And the dog question . . . John Paul (launched 1967, ex-Katrina, Nickie B, and U. T. 1) , moored for part of weekend, had a blueclaw on a piece of fendering designed to allow assisting of submarine. Dog saw crab and became so curious it nearly tried walking on water.
All fotos by Will Van Dorp. More on some of these vessels soon.
Pegasus, westbound across the Sound, is back in
Mystic! More fotos tomorrow.
All fotos by Will Van Dorp, who–along with the entire crew– needs some sleep.
To see a recap of the North River fireworks, click here, and for Queens/Bronx/East River fireworks foto’d by Mitch, click here. In that foto, you can see three barges, each accompanied by a tug. Anyone know which ones? I mostly heard fireworks in what sounded like a north woods war, which must have chased all the fish into the deepest holes in the lakes.
circumnavigated this nameless
and peerless 1948 Chris Craft, which seemed to serve as waterside chase
crew for this hot air balloon, one of a half dozen launching from Poughkeepsie.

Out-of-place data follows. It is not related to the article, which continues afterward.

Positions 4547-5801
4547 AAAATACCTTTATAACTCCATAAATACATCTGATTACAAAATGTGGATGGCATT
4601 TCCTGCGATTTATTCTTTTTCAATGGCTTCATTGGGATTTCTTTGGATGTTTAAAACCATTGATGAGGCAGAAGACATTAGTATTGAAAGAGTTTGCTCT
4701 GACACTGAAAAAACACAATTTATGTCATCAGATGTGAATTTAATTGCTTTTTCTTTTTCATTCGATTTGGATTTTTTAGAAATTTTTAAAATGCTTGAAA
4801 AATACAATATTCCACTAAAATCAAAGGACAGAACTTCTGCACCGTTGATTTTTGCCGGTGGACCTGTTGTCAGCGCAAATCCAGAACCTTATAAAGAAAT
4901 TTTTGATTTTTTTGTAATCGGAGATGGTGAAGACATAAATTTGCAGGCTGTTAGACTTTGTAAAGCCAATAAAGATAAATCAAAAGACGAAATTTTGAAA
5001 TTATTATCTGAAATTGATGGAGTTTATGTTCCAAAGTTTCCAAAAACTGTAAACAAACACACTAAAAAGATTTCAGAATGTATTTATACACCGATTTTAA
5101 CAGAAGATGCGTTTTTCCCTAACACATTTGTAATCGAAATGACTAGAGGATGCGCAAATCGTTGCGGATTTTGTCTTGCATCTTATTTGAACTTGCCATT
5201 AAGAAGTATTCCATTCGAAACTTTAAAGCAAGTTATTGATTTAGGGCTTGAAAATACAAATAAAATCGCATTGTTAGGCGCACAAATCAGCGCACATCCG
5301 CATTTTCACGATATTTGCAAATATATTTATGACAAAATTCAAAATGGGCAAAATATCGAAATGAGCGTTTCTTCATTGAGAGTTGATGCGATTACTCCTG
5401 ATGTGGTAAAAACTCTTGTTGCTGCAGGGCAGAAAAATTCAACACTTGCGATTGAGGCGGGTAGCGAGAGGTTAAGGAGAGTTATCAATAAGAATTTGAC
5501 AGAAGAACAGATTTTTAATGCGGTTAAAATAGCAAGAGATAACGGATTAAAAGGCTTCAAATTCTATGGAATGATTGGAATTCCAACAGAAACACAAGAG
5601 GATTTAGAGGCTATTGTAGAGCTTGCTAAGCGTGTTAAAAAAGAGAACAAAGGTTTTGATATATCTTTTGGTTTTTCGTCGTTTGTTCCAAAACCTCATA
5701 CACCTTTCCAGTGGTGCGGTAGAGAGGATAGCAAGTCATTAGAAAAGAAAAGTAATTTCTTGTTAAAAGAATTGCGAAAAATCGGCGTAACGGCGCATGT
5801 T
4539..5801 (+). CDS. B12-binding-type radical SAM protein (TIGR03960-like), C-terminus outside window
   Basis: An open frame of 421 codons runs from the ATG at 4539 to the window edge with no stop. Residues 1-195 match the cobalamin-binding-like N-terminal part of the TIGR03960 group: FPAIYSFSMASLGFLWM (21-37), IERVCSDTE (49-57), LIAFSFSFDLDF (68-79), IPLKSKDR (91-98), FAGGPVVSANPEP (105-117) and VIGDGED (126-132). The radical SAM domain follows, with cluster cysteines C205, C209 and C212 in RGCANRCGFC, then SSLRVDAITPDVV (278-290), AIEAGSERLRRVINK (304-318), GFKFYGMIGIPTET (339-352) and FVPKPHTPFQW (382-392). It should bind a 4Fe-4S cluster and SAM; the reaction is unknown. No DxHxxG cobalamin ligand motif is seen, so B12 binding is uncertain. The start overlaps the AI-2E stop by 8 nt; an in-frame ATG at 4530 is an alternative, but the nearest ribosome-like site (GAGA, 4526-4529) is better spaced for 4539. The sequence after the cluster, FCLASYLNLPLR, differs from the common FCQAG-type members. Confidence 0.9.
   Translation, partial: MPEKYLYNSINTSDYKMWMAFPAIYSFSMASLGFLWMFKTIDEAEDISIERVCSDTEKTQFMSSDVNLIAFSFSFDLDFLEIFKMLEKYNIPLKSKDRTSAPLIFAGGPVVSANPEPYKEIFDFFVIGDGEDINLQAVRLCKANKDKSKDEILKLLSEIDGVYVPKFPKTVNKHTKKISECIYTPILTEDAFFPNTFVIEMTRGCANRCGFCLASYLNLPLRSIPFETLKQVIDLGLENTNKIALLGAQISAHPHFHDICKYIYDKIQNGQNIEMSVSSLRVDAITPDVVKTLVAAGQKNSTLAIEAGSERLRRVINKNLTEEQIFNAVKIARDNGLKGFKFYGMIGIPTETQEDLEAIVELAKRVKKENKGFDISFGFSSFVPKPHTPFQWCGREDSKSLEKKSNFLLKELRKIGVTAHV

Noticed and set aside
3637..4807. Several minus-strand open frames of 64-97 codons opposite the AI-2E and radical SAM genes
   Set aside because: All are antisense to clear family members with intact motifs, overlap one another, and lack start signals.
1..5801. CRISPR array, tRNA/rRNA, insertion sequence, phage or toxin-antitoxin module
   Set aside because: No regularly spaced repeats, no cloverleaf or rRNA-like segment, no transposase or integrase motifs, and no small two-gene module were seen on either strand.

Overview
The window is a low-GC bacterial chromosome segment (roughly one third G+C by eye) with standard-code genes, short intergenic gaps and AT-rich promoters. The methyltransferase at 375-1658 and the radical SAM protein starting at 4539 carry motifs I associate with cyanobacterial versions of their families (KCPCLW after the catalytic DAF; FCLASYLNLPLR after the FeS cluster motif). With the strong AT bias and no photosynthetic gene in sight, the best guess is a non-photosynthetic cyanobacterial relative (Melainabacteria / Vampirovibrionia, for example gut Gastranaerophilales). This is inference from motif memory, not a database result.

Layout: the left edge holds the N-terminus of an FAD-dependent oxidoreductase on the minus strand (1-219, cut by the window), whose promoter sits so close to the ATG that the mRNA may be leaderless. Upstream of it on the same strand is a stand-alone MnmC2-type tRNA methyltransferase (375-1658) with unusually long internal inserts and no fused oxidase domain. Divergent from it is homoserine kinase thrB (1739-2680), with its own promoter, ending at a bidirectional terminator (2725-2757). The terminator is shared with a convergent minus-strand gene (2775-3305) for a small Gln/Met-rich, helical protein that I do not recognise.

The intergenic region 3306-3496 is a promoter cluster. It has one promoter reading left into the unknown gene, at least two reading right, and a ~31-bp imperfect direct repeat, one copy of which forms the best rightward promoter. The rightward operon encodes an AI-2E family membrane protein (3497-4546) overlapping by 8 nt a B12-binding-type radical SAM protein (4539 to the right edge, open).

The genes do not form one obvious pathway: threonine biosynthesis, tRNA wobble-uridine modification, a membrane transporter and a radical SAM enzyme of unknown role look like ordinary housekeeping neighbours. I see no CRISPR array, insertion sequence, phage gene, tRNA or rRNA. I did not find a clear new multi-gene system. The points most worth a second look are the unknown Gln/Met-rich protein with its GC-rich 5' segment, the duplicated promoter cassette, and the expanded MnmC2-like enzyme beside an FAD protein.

Later we headed to Portsmouth, where we talked to Bob Hassold (facing camera). Interested in his 1966 tug (ex-Matinicus)? It’s for sale. See this article. Bob runs a tugboat paraphernalia shop on the Portsmouth waterfront, where I found Thomas R. Flagg’s book New York Harbor Railroads in Color (a treasure for anyone interested in a “pre-truck intensive” when short-sea-shipping and cross-harbor shipping was the rule!) for less than Amazon’s price. If you don’t know this book and are interested in the sixth boro, this IS a “must-read” book. Tug Alley . . . it’s the most intense tug-oriented shop in the East . . . if not in the world–and I was not asked or paid to say that.
I love Portsmouth, up north in general . . . . with its lights,
blue produce and brews,
planters painted in red-white-blue,
(actually these are Hudson River bottom feeders), and
the water. Enjoy this gratuitous, top-feeder tugster-relaxing foto.
All fotos by Will Van Dorp, who continues gallivanting (from Puget Sound) soon.
And happy 234th . . . read the sentiments here.